The record supports the decision as well. As noted in the Pre-Sentence Report (“PSR”) from Lincoln's original sentencing, he was previously found guilty of aggravated criminal sexual assault and failure to register as a sex offender. Nonetheless, Lincoln argues that his sexual misconduct occurred when he was 15, over 20 years ago, and thus we should account for its remoteness and his capacity for change.5 Lincoln, however, never completed a sex-offender treatment program. Cf. Fenner, 600 F.3d at 1026–27 (noting lack of treatment supported imposition of condition requiring “sex offender and/or mental health treatment”). And the probation office noted at his revocation hearing that Lincoln displayed “some moderate risk dynamic factors” for “sexual offense recidivism.” Thus, the continued presence of risk factors in Lincoln, coupled with his lack of prior treatment, indicates that his “rehabilitative needs” counsel in favor of Special Condition #4. Id. at 1027; see also 18 U.S.C. § 3553(a)(2)(D) (stating “sentence imposed” should “provide the defendant with ․ medical care, or other correctional treatment”).6
The district court's decision was all the more warranted because Lincoln had already begun complying with Special Condition #4 at the time of his revocation hearing. Lincoln had completed approximately three weeks of what the district court described as a twenty-two-week “cognitive behavioral program,” the treatment program he was assigned to in relation to Special Condition #4, when his supervised release was revoked. We have previously observed that a “defendant should not benefit from supervised release violations, where special conditions of supervised release would have remained in effect at [the] time in question if [the] defendant had not violated supervised release.” United States v. Big Boy, 583 Fed.Appx. 594, 595 (8th Cir. 2014) (unpublished per curiam) (citing United States v. Lebeau, 490 Fed.Appx. 831, 832 (8th Cir. 2012) (unpublished per curiam)). It would be paradoxical to allow Lincoln to forego a treatment program—a program he did not initially object to and which the record suggests he may benefit from—because he flagrantly violated the district court's prior orders. See United States v. Carlson, 547 F.2d 1346, 1359 (8th Cir. 1976) (“Neither in criminal nor in civil cases will the law allow a person to take advantage of his own wrong.” (internal quotation marks omitted)).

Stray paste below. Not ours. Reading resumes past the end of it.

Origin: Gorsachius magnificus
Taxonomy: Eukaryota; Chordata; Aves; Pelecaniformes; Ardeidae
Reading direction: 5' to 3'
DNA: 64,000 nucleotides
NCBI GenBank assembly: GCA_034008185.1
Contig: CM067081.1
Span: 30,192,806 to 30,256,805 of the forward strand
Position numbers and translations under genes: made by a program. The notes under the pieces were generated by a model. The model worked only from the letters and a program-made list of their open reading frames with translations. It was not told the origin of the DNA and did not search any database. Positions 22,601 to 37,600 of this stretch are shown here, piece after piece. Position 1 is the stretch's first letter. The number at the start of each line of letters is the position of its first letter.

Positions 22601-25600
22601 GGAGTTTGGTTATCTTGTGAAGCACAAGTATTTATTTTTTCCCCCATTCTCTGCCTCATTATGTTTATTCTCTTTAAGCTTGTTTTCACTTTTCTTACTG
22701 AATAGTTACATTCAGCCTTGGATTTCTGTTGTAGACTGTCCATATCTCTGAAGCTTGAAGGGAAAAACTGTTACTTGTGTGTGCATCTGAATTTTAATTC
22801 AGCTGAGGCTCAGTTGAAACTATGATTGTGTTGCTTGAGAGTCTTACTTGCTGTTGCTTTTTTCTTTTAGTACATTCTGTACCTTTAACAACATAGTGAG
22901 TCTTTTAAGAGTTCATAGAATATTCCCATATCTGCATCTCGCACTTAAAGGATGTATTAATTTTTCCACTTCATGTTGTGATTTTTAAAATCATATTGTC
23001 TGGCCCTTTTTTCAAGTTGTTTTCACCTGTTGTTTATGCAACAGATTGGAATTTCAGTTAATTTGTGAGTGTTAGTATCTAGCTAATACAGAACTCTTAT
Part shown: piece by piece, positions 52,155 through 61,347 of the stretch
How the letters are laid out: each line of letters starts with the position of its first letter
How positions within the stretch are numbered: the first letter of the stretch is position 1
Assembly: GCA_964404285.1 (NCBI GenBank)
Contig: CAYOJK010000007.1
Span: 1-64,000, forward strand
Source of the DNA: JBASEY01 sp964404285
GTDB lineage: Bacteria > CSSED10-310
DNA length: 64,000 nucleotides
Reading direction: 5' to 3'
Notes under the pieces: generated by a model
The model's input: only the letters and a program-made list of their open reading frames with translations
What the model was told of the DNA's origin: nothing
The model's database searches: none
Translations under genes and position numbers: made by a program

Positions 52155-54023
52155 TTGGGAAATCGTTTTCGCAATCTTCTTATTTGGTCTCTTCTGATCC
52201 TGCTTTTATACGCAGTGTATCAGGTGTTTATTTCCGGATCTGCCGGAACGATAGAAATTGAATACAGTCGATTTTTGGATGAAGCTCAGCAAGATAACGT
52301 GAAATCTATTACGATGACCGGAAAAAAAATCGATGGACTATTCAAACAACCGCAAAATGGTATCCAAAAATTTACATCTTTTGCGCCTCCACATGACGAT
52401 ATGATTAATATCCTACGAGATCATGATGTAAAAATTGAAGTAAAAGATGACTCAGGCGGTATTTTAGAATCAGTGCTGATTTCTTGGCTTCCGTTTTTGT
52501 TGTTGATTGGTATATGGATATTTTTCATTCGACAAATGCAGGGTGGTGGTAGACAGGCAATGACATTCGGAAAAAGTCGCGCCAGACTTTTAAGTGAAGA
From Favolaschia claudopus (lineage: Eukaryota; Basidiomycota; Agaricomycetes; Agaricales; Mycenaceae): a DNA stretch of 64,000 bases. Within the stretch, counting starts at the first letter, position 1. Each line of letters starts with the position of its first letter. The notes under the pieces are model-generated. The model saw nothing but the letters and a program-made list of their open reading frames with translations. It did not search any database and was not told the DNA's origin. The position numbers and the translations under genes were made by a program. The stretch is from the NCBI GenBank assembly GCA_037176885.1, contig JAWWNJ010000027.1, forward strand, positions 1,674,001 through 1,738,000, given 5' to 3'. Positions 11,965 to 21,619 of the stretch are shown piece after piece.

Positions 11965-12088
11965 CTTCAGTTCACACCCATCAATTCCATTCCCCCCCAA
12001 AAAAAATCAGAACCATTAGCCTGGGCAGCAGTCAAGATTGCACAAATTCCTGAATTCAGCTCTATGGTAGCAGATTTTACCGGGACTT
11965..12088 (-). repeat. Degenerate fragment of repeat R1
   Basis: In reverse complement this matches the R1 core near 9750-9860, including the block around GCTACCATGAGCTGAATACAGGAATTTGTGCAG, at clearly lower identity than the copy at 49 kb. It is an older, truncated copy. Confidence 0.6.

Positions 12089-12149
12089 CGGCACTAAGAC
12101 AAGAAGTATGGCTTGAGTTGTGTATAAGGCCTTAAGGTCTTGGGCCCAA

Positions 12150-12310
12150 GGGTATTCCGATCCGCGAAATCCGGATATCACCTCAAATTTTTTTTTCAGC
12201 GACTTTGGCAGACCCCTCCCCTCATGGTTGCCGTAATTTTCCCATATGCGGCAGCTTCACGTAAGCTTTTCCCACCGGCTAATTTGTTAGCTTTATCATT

For the foregoing reasons, we affirm the district court.
1. The Honorable Linda R. Reade, United States District Judge for the Northern District of Iowa.
2. Lincoln's term of supervised release was also revoked because he associated with a person involved in criminal activity.
3. The district court imposed one additional condition that Lincoln “reside in a Residential Reentry Center for a period up to 60 days” after imprisonment.
4. Lincoln was also re-sentenced on three separate occasions because of revisions to the United States Sentencing Guidelines. Lincoln did not object to Special Condition #4 on these occasions either.
5. Lincoln was charged as an adult on the aggravated criminal sexual assault charge. He was charged for failing to register as a sex offender when he was an adult.
6. Lincoln also attempts to challenge the description of his offense in the PSR at this stage after failing to object at the time of his sentencing (and subsequent re-sentencings). He has, however, waived that challenge. See United States v. Bledsoe, 445 F.3d 1069, 1073 (8th Cir. 2006). Lincoln's objection to the district court's factual characterization of his offense at the revocation hearing fails for that same reason because the district court was relying on the description contained in the PSR. Compare PSR ¶ 36, with Rev. Tr. 14–15; 26.
SHEPHERD, Circuit Judge.